Old School Halloween (In praise of freaks)

Joseph Beuys, being ghosty

So, I grew up on this tiny liberal arts college campus that was on an old 18th century farm in almost-rural New Hampshire. There was a legendary ghost, Emma, that would stalk about the place, showing up naked at odd hours of the night asking for shelter; plus, the house had also been a stop on the Underground Railroad, and so of course I always imagined that the souls of nearly-free runaway slaves were trapped in the basement. It was a terrifying, albeit somewhat lyrical place to mature.

Every Halloween, there would be a big party down in the old barn-cum-cafeteria of the school and all the students would dress up as figures from the great epics they’d been reading — a blinded Oedipus; a mangy, ferocious Siren; a foxy Circe or a tear-sodden Dido, as well as the odd Southern Lit. character reference like O’Connor’s Misfit or a staggeringly drunk Faulkner. Back in the 80s,  the room would be thick with cigarette smoke, increasing the confusion in my child-brain as I tried to decode all the literary get-ups I had no canonical compass for at the time. I recall feeling deep shame at the utter uncoolness of that small bastion of nerdy, Classical academia, but took a modicum of solace in the fact that no one but my siblings was there to affiliate me with such lame dorkiness.

Now, of course, I think otherwise about the whole experience, and savor the rich oddity of being reared-up among Medusas and Antigones. It was really Something. We talk a lot about starting a good art school in Dallas, and I’m not entirely sure what a good art school actually is, but I can’t help but hope that it’d be something like that school where I grew up — a place that fosters whip-smart, incredibly dynamic people of the world with their hands in everything, making lucid and necessary messes. If that imaginary art school had a Halloween party, maybe the nerds that went there would dress up like some of these art characters, hopefully to the witness of impressionable youth.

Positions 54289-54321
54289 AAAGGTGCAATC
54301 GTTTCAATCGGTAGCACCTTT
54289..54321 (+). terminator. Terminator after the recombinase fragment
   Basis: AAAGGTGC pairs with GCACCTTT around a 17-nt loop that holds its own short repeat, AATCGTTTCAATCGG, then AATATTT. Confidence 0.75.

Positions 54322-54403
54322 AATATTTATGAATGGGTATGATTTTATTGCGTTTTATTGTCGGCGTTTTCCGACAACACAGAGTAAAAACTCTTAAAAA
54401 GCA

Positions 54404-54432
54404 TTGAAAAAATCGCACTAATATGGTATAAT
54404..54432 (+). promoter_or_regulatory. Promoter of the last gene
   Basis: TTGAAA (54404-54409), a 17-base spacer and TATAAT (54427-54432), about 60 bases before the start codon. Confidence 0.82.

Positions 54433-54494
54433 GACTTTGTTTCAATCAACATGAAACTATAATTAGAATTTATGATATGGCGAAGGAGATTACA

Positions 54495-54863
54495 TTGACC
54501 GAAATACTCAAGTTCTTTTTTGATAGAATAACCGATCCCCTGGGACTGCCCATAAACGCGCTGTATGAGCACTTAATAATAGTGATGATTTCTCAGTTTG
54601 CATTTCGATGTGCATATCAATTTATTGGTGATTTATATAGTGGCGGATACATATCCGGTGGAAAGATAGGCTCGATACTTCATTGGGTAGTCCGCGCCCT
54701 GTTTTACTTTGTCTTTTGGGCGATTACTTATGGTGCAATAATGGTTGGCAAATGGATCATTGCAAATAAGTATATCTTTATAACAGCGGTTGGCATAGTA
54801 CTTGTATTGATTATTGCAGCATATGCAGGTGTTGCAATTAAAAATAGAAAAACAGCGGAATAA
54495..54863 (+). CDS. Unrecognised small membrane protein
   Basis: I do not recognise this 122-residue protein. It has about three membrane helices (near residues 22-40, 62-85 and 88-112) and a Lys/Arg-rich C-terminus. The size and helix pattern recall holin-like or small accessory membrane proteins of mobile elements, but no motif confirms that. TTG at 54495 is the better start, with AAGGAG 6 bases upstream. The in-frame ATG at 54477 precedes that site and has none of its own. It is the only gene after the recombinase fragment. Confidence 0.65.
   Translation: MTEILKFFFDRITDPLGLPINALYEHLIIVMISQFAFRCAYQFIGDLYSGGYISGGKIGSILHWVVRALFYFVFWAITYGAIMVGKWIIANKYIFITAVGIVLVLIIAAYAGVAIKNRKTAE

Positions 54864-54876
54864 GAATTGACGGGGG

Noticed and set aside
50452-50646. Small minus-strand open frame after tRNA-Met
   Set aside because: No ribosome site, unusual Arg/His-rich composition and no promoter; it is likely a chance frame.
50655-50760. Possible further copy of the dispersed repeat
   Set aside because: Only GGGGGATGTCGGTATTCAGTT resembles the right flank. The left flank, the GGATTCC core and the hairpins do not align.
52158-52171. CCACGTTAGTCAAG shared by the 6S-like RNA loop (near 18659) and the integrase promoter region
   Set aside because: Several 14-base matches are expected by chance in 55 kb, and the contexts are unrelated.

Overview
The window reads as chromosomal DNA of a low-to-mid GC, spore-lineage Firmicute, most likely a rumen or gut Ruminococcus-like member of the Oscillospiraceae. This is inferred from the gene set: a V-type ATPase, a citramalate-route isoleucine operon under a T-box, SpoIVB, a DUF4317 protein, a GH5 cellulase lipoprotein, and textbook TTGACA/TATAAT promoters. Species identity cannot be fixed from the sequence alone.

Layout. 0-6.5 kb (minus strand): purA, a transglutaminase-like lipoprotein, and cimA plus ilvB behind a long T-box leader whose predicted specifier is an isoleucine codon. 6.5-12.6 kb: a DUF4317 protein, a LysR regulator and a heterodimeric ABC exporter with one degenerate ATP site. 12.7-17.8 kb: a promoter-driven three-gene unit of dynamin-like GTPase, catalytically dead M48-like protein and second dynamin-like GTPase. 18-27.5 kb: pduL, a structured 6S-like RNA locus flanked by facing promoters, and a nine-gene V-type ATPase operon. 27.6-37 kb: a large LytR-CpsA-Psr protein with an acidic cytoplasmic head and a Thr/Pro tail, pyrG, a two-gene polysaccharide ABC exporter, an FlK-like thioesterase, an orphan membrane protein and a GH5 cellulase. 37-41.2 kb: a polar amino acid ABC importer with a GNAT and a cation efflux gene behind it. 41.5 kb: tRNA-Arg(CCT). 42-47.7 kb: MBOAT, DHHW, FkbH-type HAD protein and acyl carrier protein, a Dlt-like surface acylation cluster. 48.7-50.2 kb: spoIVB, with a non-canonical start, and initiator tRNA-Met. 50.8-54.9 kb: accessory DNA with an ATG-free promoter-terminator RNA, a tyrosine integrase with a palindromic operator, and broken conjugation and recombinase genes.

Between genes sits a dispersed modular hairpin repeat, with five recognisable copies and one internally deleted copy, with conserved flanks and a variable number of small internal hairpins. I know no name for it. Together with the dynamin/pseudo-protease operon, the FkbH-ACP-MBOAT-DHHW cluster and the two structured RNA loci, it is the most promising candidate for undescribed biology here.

Sara and Gerald Murphy, 1924

 

the talented, unabashedly silly Sophie Taeuber-Arp, 1925

Sophie Taeuber-Arp and an accomplice in handmade costumes

 

Always original and strange, Meret Oppenheim

Frida Kahlo, in full regalia any day of the week

 

Yves Klein, Judo master

Joseph Beuuys, sitting with a dead hare

 

Joseph Beuys, lecturing with a small hare

 

Andy Warhol the icon, making himself an icon

 

Louise Bourgeois, velvet and girlish

Image credits:
The Murphys via
Sophie Taeuber-Arp via
Meret Oppenheim via
Yves Klein via
Joseph Beuys via
Andy Warhol via
Louise Bourgeois via

also by Lucia Simek

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